Wednesday, October 8, 2008
Fandom at its Worst
The other day I was talking to someone I work with about the Patriots' 30-21 win over the San Francisco 49ers on Sunday. A solid win that the team needed but what got me thinking wasn't the game itself. It was a comment from him: "Yeah it was great win after that loss to Miami. If they kept on losing, I'm not sure I could watch this season."
I'm sorry, but...WHAT?? Let's inject some perspective here. Imagine life as a Lions fan. This is one of the worst teams I have seen years and it'll take years to undo the catastrophe Matt Millen created (a la Rick >Pitino's mess in Boston). How about wearing a Bengals jersey? The days of Corey Dillon and Akili Smith must seem not all that bad in comparison to this current crop of Bungles. Even in those two instances, I'm just talking about the very bottom. There are plenty of instances where teams have been mulling in mediocrity for years.
Now take into account that while our Patriots haven't won a Super Bowl in four years, they have won 22 of their past 23 regular season games. I'm not sure fans realize how hard that is to do or what it takes to be that consistent. For example, the Dallas Cowboys became the darlings of the NFL after Brady went down. There was talk of a dominant season and Jerry Jones mentioned a repeat of the 16-0 mark the Patriots posted in 2007. A loss to Washington and an ugly win against Cincinati later, it's clear they have flaws. Not to say the '07 Patriots didn't have flaws but they fought through them to have a perfect regular season (Super Bowl notwithstanding).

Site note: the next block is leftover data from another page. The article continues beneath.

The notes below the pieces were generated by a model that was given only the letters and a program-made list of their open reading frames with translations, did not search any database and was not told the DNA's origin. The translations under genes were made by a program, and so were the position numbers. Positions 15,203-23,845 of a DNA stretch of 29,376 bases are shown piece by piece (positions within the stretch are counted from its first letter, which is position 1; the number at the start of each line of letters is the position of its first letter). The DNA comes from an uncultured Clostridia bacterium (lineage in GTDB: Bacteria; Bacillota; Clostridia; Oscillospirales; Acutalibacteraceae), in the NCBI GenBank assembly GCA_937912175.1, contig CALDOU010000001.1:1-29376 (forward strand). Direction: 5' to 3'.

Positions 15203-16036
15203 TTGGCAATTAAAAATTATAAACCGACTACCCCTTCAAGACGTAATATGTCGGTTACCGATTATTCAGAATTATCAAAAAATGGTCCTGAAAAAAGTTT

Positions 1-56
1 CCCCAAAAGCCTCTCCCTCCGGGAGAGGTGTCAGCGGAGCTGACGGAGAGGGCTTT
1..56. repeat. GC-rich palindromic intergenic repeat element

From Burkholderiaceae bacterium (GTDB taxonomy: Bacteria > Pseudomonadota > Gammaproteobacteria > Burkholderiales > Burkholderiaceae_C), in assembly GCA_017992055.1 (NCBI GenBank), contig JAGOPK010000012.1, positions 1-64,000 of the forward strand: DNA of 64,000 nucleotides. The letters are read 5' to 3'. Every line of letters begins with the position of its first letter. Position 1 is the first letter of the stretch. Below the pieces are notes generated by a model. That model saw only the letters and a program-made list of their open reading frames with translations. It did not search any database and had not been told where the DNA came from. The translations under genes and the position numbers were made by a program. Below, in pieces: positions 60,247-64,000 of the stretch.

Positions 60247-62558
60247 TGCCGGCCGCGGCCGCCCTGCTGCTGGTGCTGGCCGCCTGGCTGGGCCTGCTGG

OK, back to that guy from work. When you take into account the lack of stability and wins in general for the also-rans of the league as well as the degree of success for the Patriots, he should be keeping his mouth shut and if he was a real fan he would watch all of the games regardless of wins or losses. This brings me to the point of this post. If any fan stops watching a team mid season because it isn't doing as well as expected, they should be sentenced a year to sports purgatory the next time their team has a deep run in the playoffs or exceeds expectations. They shouldn't be able to root for that team after abandoning it.
Obviously there are exceptions to this. If you have gone through the turmoil that is associated with being a Kansas City Royals fan, by all means do what you need to do. Stop watching. Punch a TV. Jump out of a window.
What I'm saying should be taken in context and is mainly directed at pseudo-fans (see: post-Cowboy Up era in Boston). It took some will power, some sound decision making and sobriety not to punch that guy who said he would stop watching the Pats with Matt Cassel at the helm. I wanted to collect all of his Patriots paraphernalia and distribute it to people who stayed for the entire Miami game a few weeks ago. I'm not just speaking as a Patriots fan here. I was offended as a sports fan. Rule #1: Support your team through thick and thin. Doesn't that make celebrating all that much more enjoyable?